The Mexico City paper, El Diario de Hogar, on 18 February 1890, devoted its front page to an attack on this latest issue, pointing out that Shepherd, a foreigner, should not be treated differently to the native businesses in Yucatán that had just be massively fined for issues that actually predated the Codígo de ComercioDiario de Hogar, Año IX, Núm. 134,18 February 1890. The Secretaría initially imposed a fine of three hundred pesosDiario de Hogar, Año IX, Núm. 176, 8 April 1890. By April the Diario de Hogar had changed its tune. Although it applauded the fine of 300 pesos, it now praised Shepherd’ s entrepreneurship and the success of his company and argued that he had used his issue to keep workers employed when production flagged or for unprofitable but useful projects, and that to prohibit them would lead to the diminution of a thriving mining company, thousands of workers unemployed and the depopulation of the town. It called for the vales to be authorised, in the same way as banknotesDiario de Hogar, Año IX, Núm. 176, 8 April 1890.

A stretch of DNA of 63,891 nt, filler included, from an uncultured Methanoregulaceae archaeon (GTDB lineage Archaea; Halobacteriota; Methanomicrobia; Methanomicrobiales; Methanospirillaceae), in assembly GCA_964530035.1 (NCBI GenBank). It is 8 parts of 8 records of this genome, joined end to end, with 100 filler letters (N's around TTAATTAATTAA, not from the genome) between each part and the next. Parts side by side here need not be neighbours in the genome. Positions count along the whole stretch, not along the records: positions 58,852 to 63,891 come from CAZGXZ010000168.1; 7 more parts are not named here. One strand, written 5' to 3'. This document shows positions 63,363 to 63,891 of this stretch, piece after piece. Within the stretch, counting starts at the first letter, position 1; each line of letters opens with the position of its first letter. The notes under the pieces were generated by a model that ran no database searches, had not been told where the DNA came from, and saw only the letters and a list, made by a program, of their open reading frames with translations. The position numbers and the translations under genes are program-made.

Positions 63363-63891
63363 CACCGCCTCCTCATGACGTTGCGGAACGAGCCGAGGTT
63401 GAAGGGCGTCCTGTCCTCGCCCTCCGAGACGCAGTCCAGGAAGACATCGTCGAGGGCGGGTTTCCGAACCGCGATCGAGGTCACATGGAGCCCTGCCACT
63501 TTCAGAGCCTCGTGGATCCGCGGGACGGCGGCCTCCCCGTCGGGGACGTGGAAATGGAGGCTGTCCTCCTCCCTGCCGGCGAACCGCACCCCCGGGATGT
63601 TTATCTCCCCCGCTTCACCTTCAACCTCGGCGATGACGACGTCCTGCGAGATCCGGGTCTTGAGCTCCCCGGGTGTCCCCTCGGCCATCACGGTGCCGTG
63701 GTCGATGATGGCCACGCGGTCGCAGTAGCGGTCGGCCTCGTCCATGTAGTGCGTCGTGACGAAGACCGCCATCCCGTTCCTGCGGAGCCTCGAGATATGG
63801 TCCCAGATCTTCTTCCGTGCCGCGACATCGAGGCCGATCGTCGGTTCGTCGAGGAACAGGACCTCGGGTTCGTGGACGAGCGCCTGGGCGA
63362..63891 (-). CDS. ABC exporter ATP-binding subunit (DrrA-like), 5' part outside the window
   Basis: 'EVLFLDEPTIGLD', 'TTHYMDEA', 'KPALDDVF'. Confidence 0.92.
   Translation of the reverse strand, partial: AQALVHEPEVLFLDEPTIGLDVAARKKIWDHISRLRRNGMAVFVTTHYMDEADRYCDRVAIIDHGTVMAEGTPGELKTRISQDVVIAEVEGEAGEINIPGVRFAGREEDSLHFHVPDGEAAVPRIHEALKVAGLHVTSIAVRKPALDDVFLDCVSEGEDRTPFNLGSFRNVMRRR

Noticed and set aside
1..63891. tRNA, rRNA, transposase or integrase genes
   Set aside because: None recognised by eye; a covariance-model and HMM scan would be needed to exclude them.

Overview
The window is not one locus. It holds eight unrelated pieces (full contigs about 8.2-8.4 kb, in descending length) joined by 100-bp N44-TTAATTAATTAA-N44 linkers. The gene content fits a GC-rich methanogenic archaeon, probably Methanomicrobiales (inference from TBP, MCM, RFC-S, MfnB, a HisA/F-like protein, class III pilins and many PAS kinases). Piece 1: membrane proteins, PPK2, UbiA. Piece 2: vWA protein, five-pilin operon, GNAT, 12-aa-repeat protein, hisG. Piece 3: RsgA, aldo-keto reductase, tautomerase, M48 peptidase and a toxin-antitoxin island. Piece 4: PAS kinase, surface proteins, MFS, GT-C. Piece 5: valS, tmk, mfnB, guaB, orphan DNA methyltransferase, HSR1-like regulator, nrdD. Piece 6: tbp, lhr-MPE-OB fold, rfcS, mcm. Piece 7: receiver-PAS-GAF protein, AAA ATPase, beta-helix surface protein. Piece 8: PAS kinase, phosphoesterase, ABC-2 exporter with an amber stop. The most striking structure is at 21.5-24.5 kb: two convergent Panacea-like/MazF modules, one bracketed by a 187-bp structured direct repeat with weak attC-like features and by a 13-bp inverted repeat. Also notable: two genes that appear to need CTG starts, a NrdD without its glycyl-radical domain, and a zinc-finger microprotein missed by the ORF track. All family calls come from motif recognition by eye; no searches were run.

We also know of a $1 and a $5 note, printed by the Homer Lee Bank Note Company, again payable in silver seventy days after presentation, in quantities of one hundred pesos or more (‘al portador a los setenta días de su presentación en esta Cabecera en plata quintada por su ley, valor entendido y amortizable en cantidades de cien pesos ó mayores’ ), dated 1 July 1891. The $5 note is overprinted 1893, marking the start of a new fiscal year.  Though these new notes were redeemable on the same terms as the 1890 notes, they appear to have been a different issue because (a) they do not refer to the contract with storekeepers and (b) surely El Diario de Hogar, in its description, would have remarked on the United States and Mexican shields on their reverse.

Batopilas 1

Batopilas 1 reverse

Batopilas 5

Batopilas 5 reverse

  date on note to from

total
number

total
value
 
$1 1 July 1891          
$5 1 July 1891          
1 July 1893         includes number 1408

 

A December 1893 newspaper article tells of Shepherd’s ability to strong-arm (or bribe) even President Díaz and states that Shepherd’s notes circulated throughout northeast Mexico”Obstinacy and Diplomacy.
Gov. Shepherd is today in some ways one of the most obstinate men that ever lived, but it is a genial, good-natured obstinacy that really tickles the other fellow. Two examples will illustrate this: …